“Given the prevailing interest rate environment, the demand for domestic debt remained mostly skewed towards short to medium-term government securities,” said the report.

The average time of maturity of the external debt also dipped from an already low level of six years and seven months to just six years and three months. It is even lower than the minimum threshold, causing refinancing risks that has kept the country at the mercy of foreign creditors.

Finance Minister Ishaq Dar said on Friday that the country should learn to live with or without the IMF – a remark that has created confusion about the government’s intentions towards reviving the derailed $6.5 billion bailout package.

The finance ministry said that due to the short tenure of foreign commercial bank loans and deposits from friendly countries, there was reduction in the average-time-to-maturity of external debt.

The Average Time to Refix (ATR) domestic debt also reduced to one year and seven months at the end of December 2022 as compared to one year and nine months a year earlier, according to the report. This reduction in ATR was due to a strong market appetite for floating rate debt instruments owing to the prevailing interest rate environment, it added.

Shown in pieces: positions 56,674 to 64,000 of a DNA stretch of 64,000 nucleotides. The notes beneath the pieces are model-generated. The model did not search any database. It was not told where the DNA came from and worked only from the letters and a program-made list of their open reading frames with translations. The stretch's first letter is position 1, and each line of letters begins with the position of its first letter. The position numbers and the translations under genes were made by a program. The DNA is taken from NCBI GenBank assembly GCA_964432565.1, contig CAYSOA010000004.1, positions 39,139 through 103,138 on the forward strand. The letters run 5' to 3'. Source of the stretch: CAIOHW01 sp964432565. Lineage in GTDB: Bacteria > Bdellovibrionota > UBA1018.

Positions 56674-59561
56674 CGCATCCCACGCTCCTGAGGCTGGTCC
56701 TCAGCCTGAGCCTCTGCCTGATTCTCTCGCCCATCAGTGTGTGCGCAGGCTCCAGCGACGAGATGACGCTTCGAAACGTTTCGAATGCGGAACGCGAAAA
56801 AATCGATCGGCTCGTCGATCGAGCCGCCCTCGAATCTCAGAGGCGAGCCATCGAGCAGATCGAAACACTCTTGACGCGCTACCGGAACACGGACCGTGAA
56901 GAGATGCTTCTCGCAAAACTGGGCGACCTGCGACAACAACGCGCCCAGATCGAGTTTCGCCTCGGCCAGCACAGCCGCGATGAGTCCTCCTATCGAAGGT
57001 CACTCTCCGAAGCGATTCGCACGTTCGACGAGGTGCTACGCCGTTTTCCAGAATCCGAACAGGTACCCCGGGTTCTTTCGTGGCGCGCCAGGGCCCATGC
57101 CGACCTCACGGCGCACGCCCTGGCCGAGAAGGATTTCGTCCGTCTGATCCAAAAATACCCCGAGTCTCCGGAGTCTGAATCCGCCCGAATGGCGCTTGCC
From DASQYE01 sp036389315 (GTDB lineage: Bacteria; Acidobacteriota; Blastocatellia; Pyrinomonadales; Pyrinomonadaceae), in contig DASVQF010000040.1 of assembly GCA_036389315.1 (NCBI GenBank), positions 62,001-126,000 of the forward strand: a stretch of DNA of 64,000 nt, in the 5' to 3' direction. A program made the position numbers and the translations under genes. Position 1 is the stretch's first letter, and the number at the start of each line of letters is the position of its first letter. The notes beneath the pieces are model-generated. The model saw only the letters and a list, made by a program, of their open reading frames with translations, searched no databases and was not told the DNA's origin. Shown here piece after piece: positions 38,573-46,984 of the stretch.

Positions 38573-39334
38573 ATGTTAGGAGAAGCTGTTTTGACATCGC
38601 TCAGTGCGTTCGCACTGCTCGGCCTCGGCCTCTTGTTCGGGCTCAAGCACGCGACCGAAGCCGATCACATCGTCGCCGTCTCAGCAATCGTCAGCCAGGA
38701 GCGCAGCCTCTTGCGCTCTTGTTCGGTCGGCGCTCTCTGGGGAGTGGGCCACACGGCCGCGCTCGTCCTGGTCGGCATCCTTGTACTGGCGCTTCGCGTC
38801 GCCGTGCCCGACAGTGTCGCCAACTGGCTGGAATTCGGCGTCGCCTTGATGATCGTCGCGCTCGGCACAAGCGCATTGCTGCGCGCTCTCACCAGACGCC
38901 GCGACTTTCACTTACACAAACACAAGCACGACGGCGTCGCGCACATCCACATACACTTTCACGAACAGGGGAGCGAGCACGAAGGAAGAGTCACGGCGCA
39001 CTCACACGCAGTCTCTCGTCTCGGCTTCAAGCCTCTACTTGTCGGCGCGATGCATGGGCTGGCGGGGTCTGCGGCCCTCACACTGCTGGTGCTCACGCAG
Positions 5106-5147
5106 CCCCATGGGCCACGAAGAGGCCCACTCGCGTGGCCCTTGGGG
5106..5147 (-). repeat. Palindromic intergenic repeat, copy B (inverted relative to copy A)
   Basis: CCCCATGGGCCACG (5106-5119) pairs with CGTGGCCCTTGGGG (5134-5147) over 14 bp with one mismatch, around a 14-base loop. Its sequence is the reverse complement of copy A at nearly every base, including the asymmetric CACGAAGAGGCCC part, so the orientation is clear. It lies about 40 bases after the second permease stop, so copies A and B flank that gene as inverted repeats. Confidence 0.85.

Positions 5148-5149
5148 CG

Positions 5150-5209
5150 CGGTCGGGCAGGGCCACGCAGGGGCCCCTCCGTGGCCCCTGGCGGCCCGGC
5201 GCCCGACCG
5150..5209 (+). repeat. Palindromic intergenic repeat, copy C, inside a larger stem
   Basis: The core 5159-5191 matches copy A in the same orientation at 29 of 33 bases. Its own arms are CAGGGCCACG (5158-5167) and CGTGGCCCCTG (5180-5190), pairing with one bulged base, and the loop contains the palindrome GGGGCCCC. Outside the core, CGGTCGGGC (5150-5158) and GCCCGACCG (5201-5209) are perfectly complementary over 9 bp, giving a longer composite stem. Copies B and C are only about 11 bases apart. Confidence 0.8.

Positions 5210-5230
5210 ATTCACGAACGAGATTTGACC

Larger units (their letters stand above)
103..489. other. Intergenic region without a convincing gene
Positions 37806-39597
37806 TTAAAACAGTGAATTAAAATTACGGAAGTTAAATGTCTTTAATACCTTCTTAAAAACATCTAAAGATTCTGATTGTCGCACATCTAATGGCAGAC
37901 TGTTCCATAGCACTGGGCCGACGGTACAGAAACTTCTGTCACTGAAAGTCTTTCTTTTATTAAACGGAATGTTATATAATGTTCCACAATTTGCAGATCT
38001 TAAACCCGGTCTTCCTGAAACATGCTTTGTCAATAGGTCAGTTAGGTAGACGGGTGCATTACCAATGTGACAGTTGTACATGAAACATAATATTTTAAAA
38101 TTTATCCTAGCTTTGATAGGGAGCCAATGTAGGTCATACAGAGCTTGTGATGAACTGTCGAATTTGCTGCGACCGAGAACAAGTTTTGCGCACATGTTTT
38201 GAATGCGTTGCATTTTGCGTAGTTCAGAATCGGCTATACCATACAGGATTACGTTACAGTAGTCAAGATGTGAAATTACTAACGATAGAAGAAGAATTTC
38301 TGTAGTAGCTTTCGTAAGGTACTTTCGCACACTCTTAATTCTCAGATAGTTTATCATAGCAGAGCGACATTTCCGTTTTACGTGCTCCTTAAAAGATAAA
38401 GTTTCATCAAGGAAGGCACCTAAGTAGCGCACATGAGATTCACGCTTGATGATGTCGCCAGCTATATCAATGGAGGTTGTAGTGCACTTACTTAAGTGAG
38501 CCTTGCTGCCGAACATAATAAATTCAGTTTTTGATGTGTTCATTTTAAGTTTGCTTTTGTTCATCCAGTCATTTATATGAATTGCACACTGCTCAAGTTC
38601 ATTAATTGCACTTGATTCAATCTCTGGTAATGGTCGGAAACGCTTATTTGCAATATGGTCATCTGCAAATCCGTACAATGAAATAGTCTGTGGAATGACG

A drop in the ATR means that the finance ministry has to rest the interest rate for the debt stock, which makes the government vulnerable to interest rate hikes.

Besides, the ATR of external debt also shrank to five years and three months by end-December 2022 from five years and seven months a year ago due to higher proportions of floating rate external debt inflows, running off of the existing fixed rate external debt portfolio; and higher proportion of fixed rate external debt maturing within short to medium term, it added.

In yet another significant deterioration, the fixed rate debt reduced from 26% to just 22.6% of the domestic debt, increasing the interest rate risks. This is coming at a time when the central bank is going to significantly raise interest rates.

A total Rs17.1 trillion or 52% of government debt is held by commercial banks, now a source of exploitation and, despite exchange rate manipulation, the government seems unable to impose penalties on some of these banks. Roughly, Rs15 trillion or 28% of the total debt will mature in one year, which has to be refinanced. This includes a portion of external debt.

The share of floating interest rate domestic debt increased from 62% to 68%. Of the Rs33.1 trillion domestic debt as of December 2022, a sum of Rs22.6 trillion had been borrowed on floating interest rates.

In March, inflation soared to 35.6% and the share of the floating rate debt will also substantially increase the already overflowing cost of debt servicing.

The only positive indicator was the share of Shariah compliant debt in the government securities which increased from 6.4% to 9.2% in the last calendar year.


Published in The Express Tribune, April 2nd, 2023.